The 1950's Ford Thunderbirds are iconic 50's collector cars. Chevrolet came out a year earlier with their fiberglass Corvette and the Thunderbird was Ford's answer to it. In fact, designing for the Thunderbird came out immediately, only one month, after the Corvette was introduced. The 1955 Ford Thunderbird featured in this article is a beautiful representation of this popular automobile.
As a side note, the "Thunderbird" name was drawn from an in-house contest at Ford Motor Company. The winning employee, a Ford stylist, won a suit from Saks Fifth Avenue. The first 1955 Ford Thunderbird was built in September 1954 in Dearborn, Michigan.
Chevrolet introduced it’s Corvette at the 1953 Metrorama. Interestingly enough, Ford was well aware of the popularity of two seat sports cars prior to Chevrolet coming out with the Corvette. All they had to do was look at the British MG and it's success in North America. At the same time the economy was humming along fine and sport cars even as second vehicles were popular.
This popularity was not ignored. Designing for what would be the Ford Thunderbird began during the first years of the 1950's. As a result, when the Ford designers were given the job of designing the Thunderbird a lot of work had already been completed.
The 1955 Ford Thunderbird was introduced to the public at the 1954 Detroit Auto Show. This was a sporty two seat roadster that emphasized passenger comfort. Add to that performance and you had an all around sports car that had more creature comforts than the British imports. On top of that the car had a removable hardtop. This new automobile from Ford generated so much excitement that the company sold their first cars in October 1954, about one month ahead of schedule. It's been said that Ford had some 4,000 pre-orders for the 55 Thunderbird.
When you note that the Thunderbird was created to compete against the two-seater Chevy Corvette, you have to also point out the differences between the two cars. First off, the Corvette was had a fiberglass body. The Thunderbird's was all steel. The first Corvette had a straight six engine and the first Thunderbird came with a V-8. Corvette would add a V-8 as an option for the 1955 model.
Another important thing to note was that the Ford Thunderbird was not really built solely as a sports car like the Chevy Corvette. They were competing head to head, but as mentioned above, Ford appeared to put more creature comfort features into their Thunderbird. The two cars were really tow different machines from the exterior body material to the interior appointments. This fact probably led Ford to create a new automobile niche called the "personal luxury car". Really not a bad idea at all when you consider there was a market for a part sport car-part luxury coupe.
Motor Trend, in regards to the new Ford Thunderbird, pretty much summed up Ford managements goal for the automobile..."Ford prefers to call it a 'personal car. The thinking behind this, as brought out in a discussion with W.R. Burnett, chief passenger car engineer for Ford, is that 'although the Thunderbird has the performance and attributes of most sports cars, management also felt that it should have a few more comforts to make it more appealing to a wider segment of the public.'"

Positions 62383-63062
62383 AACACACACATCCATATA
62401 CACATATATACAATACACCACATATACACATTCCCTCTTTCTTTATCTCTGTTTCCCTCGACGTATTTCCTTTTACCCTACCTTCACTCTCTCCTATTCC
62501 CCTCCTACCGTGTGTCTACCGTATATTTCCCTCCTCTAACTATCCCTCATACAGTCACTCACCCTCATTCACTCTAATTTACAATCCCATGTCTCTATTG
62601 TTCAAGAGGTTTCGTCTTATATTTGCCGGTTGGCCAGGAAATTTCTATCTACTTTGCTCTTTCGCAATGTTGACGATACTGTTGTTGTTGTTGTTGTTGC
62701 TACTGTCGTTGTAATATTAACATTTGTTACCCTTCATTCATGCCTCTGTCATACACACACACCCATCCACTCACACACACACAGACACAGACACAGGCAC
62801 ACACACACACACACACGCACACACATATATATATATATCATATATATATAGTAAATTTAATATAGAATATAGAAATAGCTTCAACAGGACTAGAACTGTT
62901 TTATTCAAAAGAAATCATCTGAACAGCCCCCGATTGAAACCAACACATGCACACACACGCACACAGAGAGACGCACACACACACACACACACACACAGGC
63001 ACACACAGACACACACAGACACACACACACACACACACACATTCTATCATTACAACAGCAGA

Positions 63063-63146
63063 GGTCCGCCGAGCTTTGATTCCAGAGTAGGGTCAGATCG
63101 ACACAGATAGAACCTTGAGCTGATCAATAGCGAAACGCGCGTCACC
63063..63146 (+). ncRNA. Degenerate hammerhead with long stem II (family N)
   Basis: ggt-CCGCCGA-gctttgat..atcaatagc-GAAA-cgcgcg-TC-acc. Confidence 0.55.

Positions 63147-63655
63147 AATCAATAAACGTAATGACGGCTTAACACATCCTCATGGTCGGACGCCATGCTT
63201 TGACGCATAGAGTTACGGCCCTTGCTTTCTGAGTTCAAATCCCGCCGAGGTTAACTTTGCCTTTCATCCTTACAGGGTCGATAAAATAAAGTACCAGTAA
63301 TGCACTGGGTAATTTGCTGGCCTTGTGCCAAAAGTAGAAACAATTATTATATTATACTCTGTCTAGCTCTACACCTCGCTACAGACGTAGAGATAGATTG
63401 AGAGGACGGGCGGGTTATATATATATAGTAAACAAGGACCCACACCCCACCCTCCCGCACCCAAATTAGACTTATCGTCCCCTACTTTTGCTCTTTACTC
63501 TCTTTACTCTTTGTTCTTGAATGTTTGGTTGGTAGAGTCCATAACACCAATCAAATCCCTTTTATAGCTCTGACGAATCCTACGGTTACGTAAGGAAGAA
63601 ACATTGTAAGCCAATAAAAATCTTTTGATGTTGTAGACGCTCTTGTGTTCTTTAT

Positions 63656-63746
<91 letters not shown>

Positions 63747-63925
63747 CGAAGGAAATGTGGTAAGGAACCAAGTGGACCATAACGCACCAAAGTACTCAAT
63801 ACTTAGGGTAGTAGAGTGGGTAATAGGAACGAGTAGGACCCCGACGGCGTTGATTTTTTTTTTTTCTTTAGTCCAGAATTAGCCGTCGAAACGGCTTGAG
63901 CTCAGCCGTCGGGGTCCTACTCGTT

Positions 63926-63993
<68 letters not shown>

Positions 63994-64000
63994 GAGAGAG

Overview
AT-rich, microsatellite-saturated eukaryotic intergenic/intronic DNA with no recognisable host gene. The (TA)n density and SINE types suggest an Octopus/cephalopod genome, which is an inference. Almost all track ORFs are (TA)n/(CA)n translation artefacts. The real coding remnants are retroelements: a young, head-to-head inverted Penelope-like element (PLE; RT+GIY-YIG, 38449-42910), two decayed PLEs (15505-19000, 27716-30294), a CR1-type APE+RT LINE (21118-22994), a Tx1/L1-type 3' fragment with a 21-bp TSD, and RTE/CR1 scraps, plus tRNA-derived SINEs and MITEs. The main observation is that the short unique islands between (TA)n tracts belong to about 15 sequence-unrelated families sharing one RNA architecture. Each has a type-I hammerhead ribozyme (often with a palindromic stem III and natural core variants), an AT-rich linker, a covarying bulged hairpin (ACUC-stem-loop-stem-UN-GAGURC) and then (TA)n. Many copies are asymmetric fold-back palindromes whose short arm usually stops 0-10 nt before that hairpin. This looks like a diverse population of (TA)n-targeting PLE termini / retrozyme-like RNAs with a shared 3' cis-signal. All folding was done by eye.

The First Generation Ford Thunderbird
The first generation of Ford Thunderbirds were the 1955 through 1957 model years. There were eleven generations in all from 1955 to 2005.
1955 Ford Thunderbird Specifications
The engines on these first generation Thunderbirds were Mercury 292 cubic inch V-8's.
Both three speed automatic and three speed manual transmissions were offered with the 55 T-Bird. The automatic was named the "Ford-O-Matic". The car equipped with the automatic could deliver about 198 HP. With the manual gearbox the horsepower was 193.
Suspension for the Thunderbird was really no different than other Ford cars. This was Independent front suspension using coil springs and a solid rear axle on leaf springs.
About 16,000 1955 T-Birds were sold. To illustrate how good demand was, Ford had planned on selling only 10,000 units. This far surpassed Chevrolet Corvette sale for that year. This was regardless any price difference. Base price for this Thunderbird was $2,700. If you started adding options that price could balloon another $1,000.
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First Generation Ford Thunderbird Collector Cars
The 1955 Ford Thunderbird is obviously a rare and valuable collector car. The 55 being the first year model may be the most valuable because of milestone status. Many of the models you're likely to see today have been restored to pristine like new showroom condition and if you wish to bid on one the price tag is not cheap. You can easily pay from $45,000 to $60,000 and even more for these 55 T-Birds. We've seen them at $89,000. Lesser 55 Thunderbirds can be found from $10,000 to $30,000 depending on condition, originality, miles and any degree of restoration.
Reference material for this article included the Ford Motor Company Archives, Motor Trend Magazine, and the 1955 Ford Thunderbird Handbook.
(Article and photos copyright 2015 Auto Museum Online)